Extra Virgin Olive Oil is a special higher quality type olive oil and most people believe it is very healthy. It is one of the oldest food items we know. Already 8000 years ago people in the Middle East starting producing it. Only then it was not called ‘extra virgin’. And not only they used it for food. People used it and are still using it in cosmetics, pharmaceuticals, and soaps, and as a fuel for traditional oil lamps, and it has additional uses in some religions.
It is also one of the most expensive foods in the world. The most expensive olive oil in the world today is called Lambda and Speiron Co. in Greece produces it. They package the oil by hand in a 500 ml bottle. It will cost you 11.000 euro. However, the last time I looked at their website was down. So go for the second most expensive olive oil: Manni from Italy, which will cost you about 50 euro/200 ml. We live in France in the middle of organic olive trees and vineyards. So we go for the local produce (up to 30 euros for 75 cl). Often you can buy both olive oil and wine at the wine domains here. We also help friends picking (in November) and get some bottles for free.
Olive Oil and Extra Virgin Olive oil
Olive Oil is a liquid fat they extract from olives (the fruit of Olea europaea; family Oleaceae), a traditional tree crop of the Mediterranean Basin. Extra virgin olive oil should have no more than 0.8% free acidity and it has favorable flavor characteristics.
Extra-virgin olive oil is an unrefined oil and the highest-quality olive oil you can buy. There are very specific standards that the oil has to meet to receive the label “extra-virgin.” Because of the production method, extra-virgin olive oil retains more true olive taste, and has a lower level of oleic acid than other olive oil varieties. It also contains more of the natural vitamins and minerals found in olives.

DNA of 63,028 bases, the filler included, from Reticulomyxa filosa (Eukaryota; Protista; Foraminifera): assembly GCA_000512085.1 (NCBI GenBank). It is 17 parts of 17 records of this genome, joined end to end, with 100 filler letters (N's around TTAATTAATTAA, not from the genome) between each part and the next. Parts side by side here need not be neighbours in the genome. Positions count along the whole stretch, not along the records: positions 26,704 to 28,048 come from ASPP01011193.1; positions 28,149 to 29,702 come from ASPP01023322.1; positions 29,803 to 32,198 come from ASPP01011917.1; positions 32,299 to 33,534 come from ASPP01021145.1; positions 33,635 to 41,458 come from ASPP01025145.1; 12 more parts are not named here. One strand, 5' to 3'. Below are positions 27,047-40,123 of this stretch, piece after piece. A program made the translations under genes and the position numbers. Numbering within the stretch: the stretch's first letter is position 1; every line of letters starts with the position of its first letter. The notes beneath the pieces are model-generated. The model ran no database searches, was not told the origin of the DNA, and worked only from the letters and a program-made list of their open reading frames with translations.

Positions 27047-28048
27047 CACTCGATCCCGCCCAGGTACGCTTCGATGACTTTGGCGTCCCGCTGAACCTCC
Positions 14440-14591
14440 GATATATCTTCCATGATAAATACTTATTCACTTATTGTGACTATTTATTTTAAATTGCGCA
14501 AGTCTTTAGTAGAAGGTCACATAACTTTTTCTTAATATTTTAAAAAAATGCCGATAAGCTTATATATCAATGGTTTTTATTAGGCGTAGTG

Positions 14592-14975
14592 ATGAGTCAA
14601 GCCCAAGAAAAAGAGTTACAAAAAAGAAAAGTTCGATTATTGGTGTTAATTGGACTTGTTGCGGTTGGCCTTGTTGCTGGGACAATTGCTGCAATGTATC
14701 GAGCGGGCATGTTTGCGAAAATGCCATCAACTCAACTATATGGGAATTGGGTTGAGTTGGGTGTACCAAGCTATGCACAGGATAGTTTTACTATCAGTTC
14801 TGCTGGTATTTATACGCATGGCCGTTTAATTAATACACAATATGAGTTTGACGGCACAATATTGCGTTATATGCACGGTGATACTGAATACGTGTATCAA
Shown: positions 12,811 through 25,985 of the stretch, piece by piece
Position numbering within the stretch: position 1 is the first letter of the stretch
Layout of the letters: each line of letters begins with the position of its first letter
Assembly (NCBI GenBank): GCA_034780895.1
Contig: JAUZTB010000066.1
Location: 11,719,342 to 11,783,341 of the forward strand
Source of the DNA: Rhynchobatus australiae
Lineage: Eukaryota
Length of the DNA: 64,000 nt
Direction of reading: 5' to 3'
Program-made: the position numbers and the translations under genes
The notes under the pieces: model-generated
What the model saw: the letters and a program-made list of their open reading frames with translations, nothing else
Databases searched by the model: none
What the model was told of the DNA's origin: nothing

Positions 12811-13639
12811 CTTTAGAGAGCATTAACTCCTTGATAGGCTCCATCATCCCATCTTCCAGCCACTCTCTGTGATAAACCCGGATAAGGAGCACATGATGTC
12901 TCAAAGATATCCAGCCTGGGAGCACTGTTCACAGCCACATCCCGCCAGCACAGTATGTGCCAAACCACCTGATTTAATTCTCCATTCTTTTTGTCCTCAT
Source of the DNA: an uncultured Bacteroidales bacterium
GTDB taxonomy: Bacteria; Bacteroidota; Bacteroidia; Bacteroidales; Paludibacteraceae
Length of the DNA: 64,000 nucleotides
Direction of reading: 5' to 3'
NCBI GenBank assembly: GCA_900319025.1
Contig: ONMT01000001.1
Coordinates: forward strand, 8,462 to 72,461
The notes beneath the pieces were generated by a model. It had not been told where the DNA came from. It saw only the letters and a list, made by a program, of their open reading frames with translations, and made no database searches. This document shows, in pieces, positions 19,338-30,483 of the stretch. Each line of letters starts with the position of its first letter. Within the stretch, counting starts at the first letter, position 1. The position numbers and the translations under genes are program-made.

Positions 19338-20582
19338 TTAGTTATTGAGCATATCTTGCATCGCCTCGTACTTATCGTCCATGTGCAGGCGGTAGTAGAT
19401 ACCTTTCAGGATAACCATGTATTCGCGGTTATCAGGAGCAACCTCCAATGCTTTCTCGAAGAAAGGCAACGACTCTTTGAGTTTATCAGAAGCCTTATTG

Olive Oil Production
Today, Spain is the largest producer of olive oil by volume. Italy and Greece are second and third. However, per capita national consumption is highest in Greece. Then Spain, Italy, and Tunisia. Consumption in South Asia, North America and northern Europe is far less, but rising steadily.
The composition of olive oil varies with the cultivar, altitude, time of harvest and extraction process. It consists mainly of oleic acid (up to 83%), with smaller amounts of other fatty acids including linoleic acid (up to 21%) and palmitic acid (up to 20%).
Olive oil is produced by grinding olives and extracting the oil by mechanical or chemical means. Green olives usually produce more bitter oil, and overripe olives can produce oil that is rancid. So for good extra virgin olive oil it is important to make sure the olives are perfectly ripe.
The process is generally as follows:
- Large millstones (traditional method) or steel drums (modern method) grind the olives into paste.
- If ground with mill stones, the olive paste generally stays under the stones for 30 to 40 minutes.
- In modern steel drum mills the grinding process takes about 20 minutes. The oil produced by only physical (mechanical) means as described above is called virgin oil. Extra virgin olive oil is virgin olive oil that satisfies specific high chemical and organoleptic criteria (low free acidity, no or very little organoleptic defects). A higher grade extra virgin olive oil is mostly dependent on favourable weather conditions.
- Producers filter the produced oil to eliminate remaining solid particles that may reduce the shelf life of the product. Labels may indicate the fact that the oil has not been filtered, suggesting a different taste. Fresh unfiltered olive oil usually has a slightly cloudy appearance, and is therefore sometimes called cloudy olive oil. This form of olive oil was popular only among olive oil small scale producers but is now becoming “trendy”, in line with consumer’s demand for products that are ‘authentic’.
Most people agree that extra virgin olive oil is incredibly healthy. Part of the Mediterranean diet, this traditional oil has been a dietary staple for some of the world’s healthiest populations.